Three reviews, one post

I went on a spree recently and ended up watching three movies in more or less quick succession. Hey, people gorge on chocolate, I watch two movies back to back at a multiplex. So sue me. None of them really deserves a longish review (actually they do, but I’m a lazy bum), so here’s a paragraph or two about each of them.


Quick Gun Murugun


After a minor tribute to Tarantino’s Kill Bill right at the beginning, the opening credits of Quick Gun Murugun show our hero being ferried to heaven by Yama on what seems like Thailand’s answer to the buffalo. Heaven turns out to be something like a large Government office, complete with an old watchman sleeping at the gate. When Murugun alights, Yama asks him, half-sheepishly, “Saar, meterukku mela konjam…” And when the former walks on without even responding, the latter mutters what must be the most appropriately worded insult in recorded human history: Saavu kirakki. (My apologies to those who do not understand Tamil — my translation skills aren’t quite sufficient to make this joke work in any other language.)

With such auspicious beginnings, one would expect QGM to be an absolute laugh riot. Sadly, this doesn’t turn out to be the case. Like Woody Allen’s Take the Money and Run, it all sounds amazingly funny until you actually sit down and watch it. It’s eminently chuckle-worthy all right, and one never really tires of all the sly references (lines like “Make my day, machchaan” abound), but by and large, the movie manages to be clever without really tipping over the edge into laugh-out-loud-funny.

I have watched both of Shashanka Ghosh’s movies now — Waisa Bhi Hota Hai and this one. Neither of them will rank as a work of comic brilliance, but maybe these will turn out to be the opening notes in a brilliant career. Who knows, the man might even give us our own Annie Hall sometime in the future.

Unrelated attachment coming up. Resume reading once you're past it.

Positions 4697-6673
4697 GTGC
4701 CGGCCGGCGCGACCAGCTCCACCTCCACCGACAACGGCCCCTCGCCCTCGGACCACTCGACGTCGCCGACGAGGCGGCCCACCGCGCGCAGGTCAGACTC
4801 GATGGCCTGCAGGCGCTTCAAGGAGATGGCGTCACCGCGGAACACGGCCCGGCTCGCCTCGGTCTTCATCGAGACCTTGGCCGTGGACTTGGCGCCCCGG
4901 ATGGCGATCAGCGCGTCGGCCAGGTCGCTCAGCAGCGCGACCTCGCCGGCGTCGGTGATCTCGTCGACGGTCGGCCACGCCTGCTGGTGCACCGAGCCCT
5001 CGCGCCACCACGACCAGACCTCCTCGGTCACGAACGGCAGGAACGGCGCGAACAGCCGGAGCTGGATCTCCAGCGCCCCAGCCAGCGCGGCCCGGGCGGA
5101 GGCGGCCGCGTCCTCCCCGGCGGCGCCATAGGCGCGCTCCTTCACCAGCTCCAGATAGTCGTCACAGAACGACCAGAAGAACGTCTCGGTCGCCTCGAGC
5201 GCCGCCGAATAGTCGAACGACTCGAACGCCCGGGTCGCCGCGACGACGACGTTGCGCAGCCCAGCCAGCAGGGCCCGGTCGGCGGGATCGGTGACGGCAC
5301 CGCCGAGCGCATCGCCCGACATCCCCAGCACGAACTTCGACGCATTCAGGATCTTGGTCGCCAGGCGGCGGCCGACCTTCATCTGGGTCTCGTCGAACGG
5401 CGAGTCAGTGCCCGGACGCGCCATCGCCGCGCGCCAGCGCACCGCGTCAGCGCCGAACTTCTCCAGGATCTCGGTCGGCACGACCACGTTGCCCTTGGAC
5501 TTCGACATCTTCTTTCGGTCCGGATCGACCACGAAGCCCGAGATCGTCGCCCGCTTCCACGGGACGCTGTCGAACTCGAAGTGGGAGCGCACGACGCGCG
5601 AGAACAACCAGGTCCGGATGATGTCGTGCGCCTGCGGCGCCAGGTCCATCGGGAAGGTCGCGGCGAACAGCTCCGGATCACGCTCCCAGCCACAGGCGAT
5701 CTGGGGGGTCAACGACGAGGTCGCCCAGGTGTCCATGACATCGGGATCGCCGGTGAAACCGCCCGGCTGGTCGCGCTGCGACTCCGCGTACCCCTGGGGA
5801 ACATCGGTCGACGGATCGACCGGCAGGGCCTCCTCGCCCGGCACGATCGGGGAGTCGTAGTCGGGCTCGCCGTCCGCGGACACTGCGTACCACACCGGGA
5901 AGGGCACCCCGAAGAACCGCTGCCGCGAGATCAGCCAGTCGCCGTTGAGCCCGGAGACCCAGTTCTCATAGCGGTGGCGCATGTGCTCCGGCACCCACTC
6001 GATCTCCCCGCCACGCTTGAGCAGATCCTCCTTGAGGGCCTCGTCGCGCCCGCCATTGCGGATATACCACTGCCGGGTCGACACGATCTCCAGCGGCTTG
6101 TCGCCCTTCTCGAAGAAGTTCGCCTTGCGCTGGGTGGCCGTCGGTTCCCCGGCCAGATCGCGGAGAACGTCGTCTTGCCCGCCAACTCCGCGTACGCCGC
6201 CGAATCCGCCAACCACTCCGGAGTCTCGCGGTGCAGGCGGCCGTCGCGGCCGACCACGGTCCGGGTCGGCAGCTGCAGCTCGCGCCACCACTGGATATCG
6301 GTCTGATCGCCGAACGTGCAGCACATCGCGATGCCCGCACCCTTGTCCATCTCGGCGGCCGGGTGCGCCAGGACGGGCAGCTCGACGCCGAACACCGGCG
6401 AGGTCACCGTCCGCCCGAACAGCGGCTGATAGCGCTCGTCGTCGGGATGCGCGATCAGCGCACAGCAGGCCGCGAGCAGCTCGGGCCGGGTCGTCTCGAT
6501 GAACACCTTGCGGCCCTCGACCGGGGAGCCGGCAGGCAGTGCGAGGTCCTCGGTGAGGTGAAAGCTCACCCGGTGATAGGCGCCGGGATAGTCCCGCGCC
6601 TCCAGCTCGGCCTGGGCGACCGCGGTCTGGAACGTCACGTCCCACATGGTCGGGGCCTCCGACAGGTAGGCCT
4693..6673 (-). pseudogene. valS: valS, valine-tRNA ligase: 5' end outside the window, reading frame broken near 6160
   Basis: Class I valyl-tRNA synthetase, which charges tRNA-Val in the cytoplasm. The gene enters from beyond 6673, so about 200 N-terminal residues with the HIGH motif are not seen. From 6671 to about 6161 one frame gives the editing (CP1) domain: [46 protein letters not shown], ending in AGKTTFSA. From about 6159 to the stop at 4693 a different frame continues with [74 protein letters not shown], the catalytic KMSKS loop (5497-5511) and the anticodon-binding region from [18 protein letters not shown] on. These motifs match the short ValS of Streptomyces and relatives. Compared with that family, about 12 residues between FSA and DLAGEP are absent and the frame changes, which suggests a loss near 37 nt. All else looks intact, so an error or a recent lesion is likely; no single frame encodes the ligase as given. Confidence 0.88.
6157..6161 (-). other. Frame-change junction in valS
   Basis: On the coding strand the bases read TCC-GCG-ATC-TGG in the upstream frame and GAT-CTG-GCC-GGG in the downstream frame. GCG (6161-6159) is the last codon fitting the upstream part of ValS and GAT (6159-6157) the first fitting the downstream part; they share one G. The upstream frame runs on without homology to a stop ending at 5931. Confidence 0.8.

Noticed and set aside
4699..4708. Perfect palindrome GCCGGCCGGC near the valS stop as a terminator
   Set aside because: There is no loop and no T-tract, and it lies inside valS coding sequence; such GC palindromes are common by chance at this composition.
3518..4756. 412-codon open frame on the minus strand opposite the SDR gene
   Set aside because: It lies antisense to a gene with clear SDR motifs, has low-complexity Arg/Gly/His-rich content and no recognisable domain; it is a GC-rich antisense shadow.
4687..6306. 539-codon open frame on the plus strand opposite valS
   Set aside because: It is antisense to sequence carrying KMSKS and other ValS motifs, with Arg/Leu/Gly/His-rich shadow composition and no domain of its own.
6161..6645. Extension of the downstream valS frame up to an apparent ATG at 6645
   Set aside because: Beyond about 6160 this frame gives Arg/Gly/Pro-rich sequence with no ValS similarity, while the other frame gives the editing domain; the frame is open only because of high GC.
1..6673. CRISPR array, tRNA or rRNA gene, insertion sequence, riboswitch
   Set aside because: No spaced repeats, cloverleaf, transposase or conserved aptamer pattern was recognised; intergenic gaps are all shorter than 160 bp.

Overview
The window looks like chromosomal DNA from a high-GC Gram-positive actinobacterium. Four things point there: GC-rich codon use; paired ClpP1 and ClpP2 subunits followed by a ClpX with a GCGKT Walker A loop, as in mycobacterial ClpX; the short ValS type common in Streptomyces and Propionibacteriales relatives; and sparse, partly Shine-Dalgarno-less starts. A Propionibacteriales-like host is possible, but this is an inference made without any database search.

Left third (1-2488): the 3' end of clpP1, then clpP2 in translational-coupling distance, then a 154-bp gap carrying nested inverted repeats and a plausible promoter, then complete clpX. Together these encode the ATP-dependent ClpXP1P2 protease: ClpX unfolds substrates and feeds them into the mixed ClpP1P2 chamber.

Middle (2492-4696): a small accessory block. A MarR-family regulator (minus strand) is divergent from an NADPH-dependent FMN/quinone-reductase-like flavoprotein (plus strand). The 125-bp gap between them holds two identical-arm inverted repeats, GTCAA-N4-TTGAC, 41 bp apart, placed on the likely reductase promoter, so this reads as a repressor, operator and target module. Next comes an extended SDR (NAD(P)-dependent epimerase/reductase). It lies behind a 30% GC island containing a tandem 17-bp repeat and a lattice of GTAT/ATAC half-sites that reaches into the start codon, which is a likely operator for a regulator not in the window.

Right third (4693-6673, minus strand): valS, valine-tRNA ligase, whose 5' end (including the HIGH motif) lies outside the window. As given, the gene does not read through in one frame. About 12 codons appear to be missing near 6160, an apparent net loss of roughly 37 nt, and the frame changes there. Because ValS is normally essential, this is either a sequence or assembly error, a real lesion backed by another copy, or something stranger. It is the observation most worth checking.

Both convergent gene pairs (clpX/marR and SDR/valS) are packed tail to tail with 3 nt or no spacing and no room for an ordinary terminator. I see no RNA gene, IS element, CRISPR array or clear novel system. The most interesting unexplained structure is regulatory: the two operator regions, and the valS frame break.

Dil Bole Hadippa

Dear Yash Raj Productions,

Despite my better judgement, I have watched most of the movies you have come out with in recent times. I do not need a refresher.

Sincerely,

Ramsu

The trouble with DBH, I suppose, is that while it isn’t really a bad movie per se, it doesn’t seem to be bothered much with being a good one. Then again, if all you have is the idea of an ambidextrous Punjabi kudi wanting to play cricket with the boys and masquerading as one in order to do so, just how good can it get? At least Twelfth Night added more complications (like the business of twins) to disguise the fact that it was basically just fluff.

Nobody really stands out. Rani Mukherjee tries gamely, but quite frankly, she just doesn’t have what it takes to elevate this material. The best you can expect from her is to do justice to a well-written part — this one isn’t. Shahid Kapoor moves his career up one square by playing an essentially likeable character yet again, except with a bigger banner paying him to do nothing this time around. Rakhi Sawant moves her career up one square by getting a more-or-less non-speaking 5 minute part in addition to her item song. Sherlyn Chopra turns up with seemingly one purpose — to increase the per capita exposure in the movie by a few dozen square inches. She does well at that. A non-speaking part would’ve been even better, but as it stands, it doesn’t really hurt the movie. The others convert O2 to CO2. On the whole, I’d have been better off doing the same at home.


Wanted


I doubt I can say it any better than Amrita has in her absolutely wonderful review of this movie. The best I can do is say the following: Wanted is exactly what it claims to be, and it is very good at what it aims to do.

I was initially skeptical about the casting choices — I felt Salman was too old for the part, and that Prakash Raj’s performance might not work as well in Hindi as it did in Tamil and Telugu. I was wrong on both counts. Both of them seem to be having the time of their lives, and from what I could see in the multiplex, the public absolutely loved it. Ayesha Takia proves yet again that, were it not for the occasional little gem like Dor or Socha Na Tha, all we might end up remembering of her is how she fills out a t-shirt. (Very well, I might add.)